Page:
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Blackstone just reminded you why you want to work in private equity

It’s been an extraordinarily good year for M&A bankers. Worldwide M&A activity is up 39% on 2014 and is approaching an all-time record, according to Thomson Reuters. At Goldman Sachs alone, M&A fees were up 45% in the first nine months of the year versus the same period of 2014. Young M&A bankers are reaping some pretty healthy rewards.  Everyone’s happy, if overworked. 

Just when you thought that M&A jobs were the pinnacle of finance careers in 2015, however, Blackstone has released some figures that may give you pause for thought.

The ‘leading investment’ and private equity firm put out its third quarter results yesterday. Ok, there were some ‘issues’. Year-to-date, Blackstone’s ‘economic net income’ (its core profitability measure) is down 41% on last year and in the third quarter, Blackstone actually made a loss. But if you believe the spiel from CEO Steve Schwarzman and CFO Michael Chae in yesterday’s conference call, the decline in profit was a transitory issue caused by volatile markets. Longer term, Schwarzman said Blackstone is fine and that volatility is even a good thing: Blackstone has $17bn in ‘dry powder’ waiting to be invested and as financing becomes less available to other market participants, it will be able to invest at lower prices.

Most notable, however, was the pay. 

Year to date, Goldman Sachs has accrued $288k in pay for each of its 36,900 staff. Blackstone doesn’t provide staff numbers on a quarterly basis, but at the end of 2014 it employed 2,190 people and so far this year it’s accumulated $1.4bn with which to pay them. That amounts to….$656k per head.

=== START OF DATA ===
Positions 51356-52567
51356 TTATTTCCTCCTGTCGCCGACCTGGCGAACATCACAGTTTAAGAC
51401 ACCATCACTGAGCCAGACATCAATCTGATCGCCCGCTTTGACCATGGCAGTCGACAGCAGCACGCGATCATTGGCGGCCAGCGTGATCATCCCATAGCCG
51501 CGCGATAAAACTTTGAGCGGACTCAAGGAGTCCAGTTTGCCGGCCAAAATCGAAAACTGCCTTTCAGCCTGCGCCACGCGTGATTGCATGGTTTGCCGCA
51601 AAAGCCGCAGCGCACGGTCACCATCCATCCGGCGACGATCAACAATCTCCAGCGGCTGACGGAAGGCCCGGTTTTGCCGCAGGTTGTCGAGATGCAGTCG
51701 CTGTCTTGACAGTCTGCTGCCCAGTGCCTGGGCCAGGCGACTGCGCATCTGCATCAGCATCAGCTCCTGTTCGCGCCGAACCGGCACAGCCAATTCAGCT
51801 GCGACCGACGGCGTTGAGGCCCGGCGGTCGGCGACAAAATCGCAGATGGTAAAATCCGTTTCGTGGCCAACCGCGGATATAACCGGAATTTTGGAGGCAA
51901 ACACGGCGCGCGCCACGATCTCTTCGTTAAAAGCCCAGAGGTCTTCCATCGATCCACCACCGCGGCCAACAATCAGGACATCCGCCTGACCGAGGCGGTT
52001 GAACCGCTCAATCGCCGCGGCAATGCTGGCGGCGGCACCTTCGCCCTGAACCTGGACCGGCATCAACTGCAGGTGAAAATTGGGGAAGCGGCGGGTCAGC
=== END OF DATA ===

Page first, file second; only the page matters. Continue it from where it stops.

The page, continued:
So, the average employee at Blackstone earns 2.3 times more than the average employee at Goldman Sachs.

Naturally, there’s no guarantee that you’ll be earning $650k the moment you start at Blackstone. The bulk of the money is likely to go to the firm’s 137 senior managing directors – just as the bulk of Goldman’s pay pool is likely to go to the firm’s partners.

Equally, as at Goldman Sachs, pay at Blackstone is falling. Last year the average Blackstone employee earned around $984k; this year, pay is 30% lower. The reduction is mostly due to ‘unrealized carried interest’, which turned negative this year as the value of Blackstone’s ‘unexited’ investments has soured.

Carried interest is typically paid out to Blackstone’s senior staff at a rate of 10% to 20% when a fund exits all its investments, subject to certain ‘hurdle rates’ being met. If those hurdles aren’t achieved at the end of the fund’s lifetime (which could be up to 20 years), Blackstone says it has a clawback mechanism in place to recover any carried interest paid out ahead of time.

Needless to say, clawback clauses are common in banking too. Wherever you work in finance now, you risk having some of your pay reclaimed. But in a private equity fund like Blackstone, it is at least reclaimed from a higher base.

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